Against Parliamentarism – Decentralizing Sweden Part 7

Compromises are a valuable way to approach your neighbors, to build a consensus in the community if there is a conflict – Two parties coming to an agreement of a half-way that might not be the best for both, but is overall a sweet spot where you won’t get into each other’s way. Renegotiating the terms is also easy when its Friendly Frank next door you had an agreement with that needs a slight touch-up.

However, the same scenario is just not so easy when the agreement was done over your head, against your wishes and done in a place far away from you – That is what Parliamentarism represent to me. Now, I’m not necessarily talking a geographical gap, but that one sure doesn’t help. When decisions that make sense for your local community affects a different community, the outcome will not be the same.

When the local community gets handcuffed by the parliamentarians choosing to remove the local governments decision making, centralizing the power – Isolating the single citizen, removing her agency and restricting the choices in her life. Remotely.

“We live in a democracy, you can vote for party X to remove resolution Y! They dislike that just as much as you!”, the opponent might say.

That not how the real world works and certainly not on a Parliament level. That is, in essence, a false promise, outsourcing of your sovereignty to someone above you in the food chain: The Vampire Politician.

“But!”, say the politician, “We are the good guys, the organizers of society”,

Dare tell these tales to the ones wronged: To the ones you’ve disarmed, promising police as a substitute, only to give criminals free rein instead. To the old people, the ones you promised a pension and golden years, that now have to live on cat food and scraps, in a run-down home for the elderly. Tell those words to the middle-class you squeeze every tax cent you can to fund your lifestyle of bombs, lies and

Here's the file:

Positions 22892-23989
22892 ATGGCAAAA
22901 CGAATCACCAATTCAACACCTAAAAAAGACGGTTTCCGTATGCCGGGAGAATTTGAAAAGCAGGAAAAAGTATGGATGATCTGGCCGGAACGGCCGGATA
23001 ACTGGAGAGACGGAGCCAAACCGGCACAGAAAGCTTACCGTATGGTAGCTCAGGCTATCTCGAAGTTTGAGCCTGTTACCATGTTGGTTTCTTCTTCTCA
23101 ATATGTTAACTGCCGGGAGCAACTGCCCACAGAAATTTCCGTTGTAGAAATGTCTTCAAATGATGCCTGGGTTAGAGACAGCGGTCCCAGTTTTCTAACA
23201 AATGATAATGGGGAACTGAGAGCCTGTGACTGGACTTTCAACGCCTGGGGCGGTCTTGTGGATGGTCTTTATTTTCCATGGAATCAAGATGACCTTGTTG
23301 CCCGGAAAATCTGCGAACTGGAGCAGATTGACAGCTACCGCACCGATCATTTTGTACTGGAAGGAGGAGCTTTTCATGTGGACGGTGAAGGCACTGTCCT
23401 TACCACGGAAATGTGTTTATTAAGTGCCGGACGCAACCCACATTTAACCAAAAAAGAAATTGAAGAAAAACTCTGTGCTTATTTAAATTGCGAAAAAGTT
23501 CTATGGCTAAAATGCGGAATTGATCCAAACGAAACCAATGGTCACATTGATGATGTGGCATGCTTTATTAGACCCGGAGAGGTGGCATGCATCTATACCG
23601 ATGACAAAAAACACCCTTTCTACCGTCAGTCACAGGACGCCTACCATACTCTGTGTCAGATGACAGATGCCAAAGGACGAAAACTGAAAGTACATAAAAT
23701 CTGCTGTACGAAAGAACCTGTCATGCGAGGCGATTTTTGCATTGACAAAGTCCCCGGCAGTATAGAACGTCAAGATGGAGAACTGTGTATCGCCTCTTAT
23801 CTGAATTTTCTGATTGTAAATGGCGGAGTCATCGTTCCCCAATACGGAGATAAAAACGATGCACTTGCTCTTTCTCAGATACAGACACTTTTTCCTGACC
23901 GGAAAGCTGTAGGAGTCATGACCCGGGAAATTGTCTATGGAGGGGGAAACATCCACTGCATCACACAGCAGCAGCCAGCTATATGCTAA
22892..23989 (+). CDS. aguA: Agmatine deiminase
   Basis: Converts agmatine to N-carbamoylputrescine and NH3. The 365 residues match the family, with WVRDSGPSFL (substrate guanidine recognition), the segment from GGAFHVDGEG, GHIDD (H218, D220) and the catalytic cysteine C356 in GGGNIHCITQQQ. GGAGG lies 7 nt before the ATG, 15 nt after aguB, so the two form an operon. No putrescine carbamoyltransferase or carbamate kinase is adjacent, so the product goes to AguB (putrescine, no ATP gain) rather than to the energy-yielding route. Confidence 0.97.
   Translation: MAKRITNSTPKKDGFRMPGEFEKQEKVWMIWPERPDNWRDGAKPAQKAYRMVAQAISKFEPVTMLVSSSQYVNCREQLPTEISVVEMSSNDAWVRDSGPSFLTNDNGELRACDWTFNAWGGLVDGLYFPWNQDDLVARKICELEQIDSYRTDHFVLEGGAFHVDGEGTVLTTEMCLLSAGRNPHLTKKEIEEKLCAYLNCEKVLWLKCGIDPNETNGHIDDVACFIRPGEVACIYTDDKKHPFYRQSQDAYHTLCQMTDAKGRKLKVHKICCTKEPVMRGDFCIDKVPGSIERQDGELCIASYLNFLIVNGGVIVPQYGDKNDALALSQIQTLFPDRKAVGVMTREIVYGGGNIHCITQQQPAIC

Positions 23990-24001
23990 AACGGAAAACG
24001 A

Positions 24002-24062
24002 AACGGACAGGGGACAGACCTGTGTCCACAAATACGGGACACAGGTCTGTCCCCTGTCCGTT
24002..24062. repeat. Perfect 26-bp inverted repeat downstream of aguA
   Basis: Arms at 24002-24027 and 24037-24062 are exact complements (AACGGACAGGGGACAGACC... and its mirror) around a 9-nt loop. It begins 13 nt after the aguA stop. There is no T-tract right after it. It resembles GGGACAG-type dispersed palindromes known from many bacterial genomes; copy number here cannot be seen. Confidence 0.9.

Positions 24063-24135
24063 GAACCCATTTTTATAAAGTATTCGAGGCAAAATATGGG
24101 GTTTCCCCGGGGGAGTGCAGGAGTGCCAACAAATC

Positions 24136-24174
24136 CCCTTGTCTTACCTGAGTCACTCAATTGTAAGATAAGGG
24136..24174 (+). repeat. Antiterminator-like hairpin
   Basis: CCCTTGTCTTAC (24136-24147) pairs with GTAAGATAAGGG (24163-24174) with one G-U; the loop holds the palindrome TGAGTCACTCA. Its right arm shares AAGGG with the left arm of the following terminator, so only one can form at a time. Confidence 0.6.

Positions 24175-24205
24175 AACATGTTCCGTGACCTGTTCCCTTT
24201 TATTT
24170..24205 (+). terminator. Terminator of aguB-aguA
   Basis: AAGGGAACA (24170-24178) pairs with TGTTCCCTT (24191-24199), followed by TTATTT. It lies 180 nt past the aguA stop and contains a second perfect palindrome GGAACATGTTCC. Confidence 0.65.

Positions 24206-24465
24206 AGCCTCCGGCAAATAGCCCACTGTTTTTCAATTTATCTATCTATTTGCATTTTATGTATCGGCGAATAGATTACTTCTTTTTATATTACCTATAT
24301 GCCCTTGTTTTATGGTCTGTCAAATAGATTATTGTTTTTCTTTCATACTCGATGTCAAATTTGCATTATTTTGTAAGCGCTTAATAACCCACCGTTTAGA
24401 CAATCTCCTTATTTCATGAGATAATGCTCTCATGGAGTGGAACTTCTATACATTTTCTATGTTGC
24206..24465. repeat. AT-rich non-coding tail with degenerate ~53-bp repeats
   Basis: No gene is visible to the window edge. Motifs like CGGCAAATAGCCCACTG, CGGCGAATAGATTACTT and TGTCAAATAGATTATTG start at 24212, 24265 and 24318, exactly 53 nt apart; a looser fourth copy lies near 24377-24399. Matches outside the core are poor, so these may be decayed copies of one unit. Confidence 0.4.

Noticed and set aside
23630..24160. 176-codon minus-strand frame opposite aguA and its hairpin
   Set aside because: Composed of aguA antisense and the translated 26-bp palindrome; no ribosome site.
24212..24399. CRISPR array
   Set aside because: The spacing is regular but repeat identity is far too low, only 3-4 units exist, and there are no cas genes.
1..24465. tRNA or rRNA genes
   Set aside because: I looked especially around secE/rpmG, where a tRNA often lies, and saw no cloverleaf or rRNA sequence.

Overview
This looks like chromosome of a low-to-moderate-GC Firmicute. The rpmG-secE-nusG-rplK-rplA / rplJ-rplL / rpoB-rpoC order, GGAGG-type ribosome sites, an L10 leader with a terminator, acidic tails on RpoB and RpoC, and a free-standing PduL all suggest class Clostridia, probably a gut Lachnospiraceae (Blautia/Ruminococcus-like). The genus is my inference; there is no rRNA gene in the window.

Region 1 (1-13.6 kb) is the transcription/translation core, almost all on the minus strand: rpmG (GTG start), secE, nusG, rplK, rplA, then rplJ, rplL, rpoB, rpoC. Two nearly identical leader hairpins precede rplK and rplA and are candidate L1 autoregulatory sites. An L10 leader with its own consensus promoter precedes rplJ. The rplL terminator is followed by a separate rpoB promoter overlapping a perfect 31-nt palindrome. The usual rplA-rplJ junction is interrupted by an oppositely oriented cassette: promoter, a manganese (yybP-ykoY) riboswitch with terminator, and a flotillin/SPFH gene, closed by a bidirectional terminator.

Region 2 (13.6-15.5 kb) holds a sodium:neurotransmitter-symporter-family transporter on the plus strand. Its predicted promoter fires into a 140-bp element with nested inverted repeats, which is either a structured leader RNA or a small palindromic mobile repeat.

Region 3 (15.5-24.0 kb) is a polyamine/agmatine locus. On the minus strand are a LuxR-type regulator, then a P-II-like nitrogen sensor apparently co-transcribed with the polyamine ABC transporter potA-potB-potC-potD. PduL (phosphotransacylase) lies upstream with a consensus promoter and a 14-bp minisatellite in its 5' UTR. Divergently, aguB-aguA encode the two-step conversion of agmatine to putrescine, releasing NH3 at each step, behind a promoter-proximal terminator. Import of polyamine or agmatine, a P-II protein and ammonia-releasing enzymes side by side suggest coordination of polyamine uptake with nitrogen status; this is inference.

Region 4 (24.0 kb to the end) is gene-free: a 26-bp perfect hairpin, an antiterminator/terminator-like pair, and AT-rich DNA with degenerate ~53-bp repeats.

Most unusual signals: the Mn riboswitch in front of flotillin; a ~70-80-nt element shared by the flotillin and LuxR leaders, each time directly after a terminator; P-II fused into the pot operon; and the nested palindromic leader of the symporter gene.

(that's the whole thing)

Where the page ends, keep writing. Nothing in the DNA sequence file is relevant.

You are lucky to live among a patient public with a far longer fuse than you deserve.

Like actors on a stage, the political representatives are playing a theater in front of their audience (voters, supporters). Giving the illusion of choice is the political parties whole function and they are often used as a weapon to divide the public, through nice-sounding rhetoric to continue the oppression of the people the like to call that they serve – The complete opposite is closer to the truth, though.

“Partyarchy”, as Konkin wrote, is truth.

The corridors of the parliament are indistinguishable from back alleys where shady deals get negotiated. Handcrafted deceit is produced and sold in the halls of power. Even if “your side” wins an election, the ones you voted for have to negotiate with who others voted for and the layers of compromises mutate the intention of any reasonable suggestion – The end product is some horrible abomination that has nothing in common with what anyone wanted.

When the politicians become social engineers that can shape societies to their liking, against the man on the streets wants or needs, it is a forced order. There is little to no negotiation with the ones affected. Voting for a party that is the least bad out of your select choices is the only way to change your position? And through doing that you have to meddle with the business of someone hundreds of miles away from you in the process of freeing yourself? Is that really the best way to structure society?

I say no. Let the politicians bicker in their offices and give back the power to rule over their own life. If we need to outsource parts of our lives to someone, let it be someone we can stop funding the moment they stop giving a good service. Let the market compete for your support. Society is too delicate to be run by a ship of fools.

One comment

  1. Thank God you’re not in the EU. Imagine being in a federated system with 2 levels of legislature. As I look into the American Revolution, it’s a miracle the Continental Congress agreed to independence. The problem, of course is the money buying up the system. Distorts everything. When I went to college in Pennsylvania, I was in the middle of Amish country. They may the only example of a successful community detached from all the grids. The price is sticking with 18th century technology. Your blogs are great food for thought.

    Liked by 1 person

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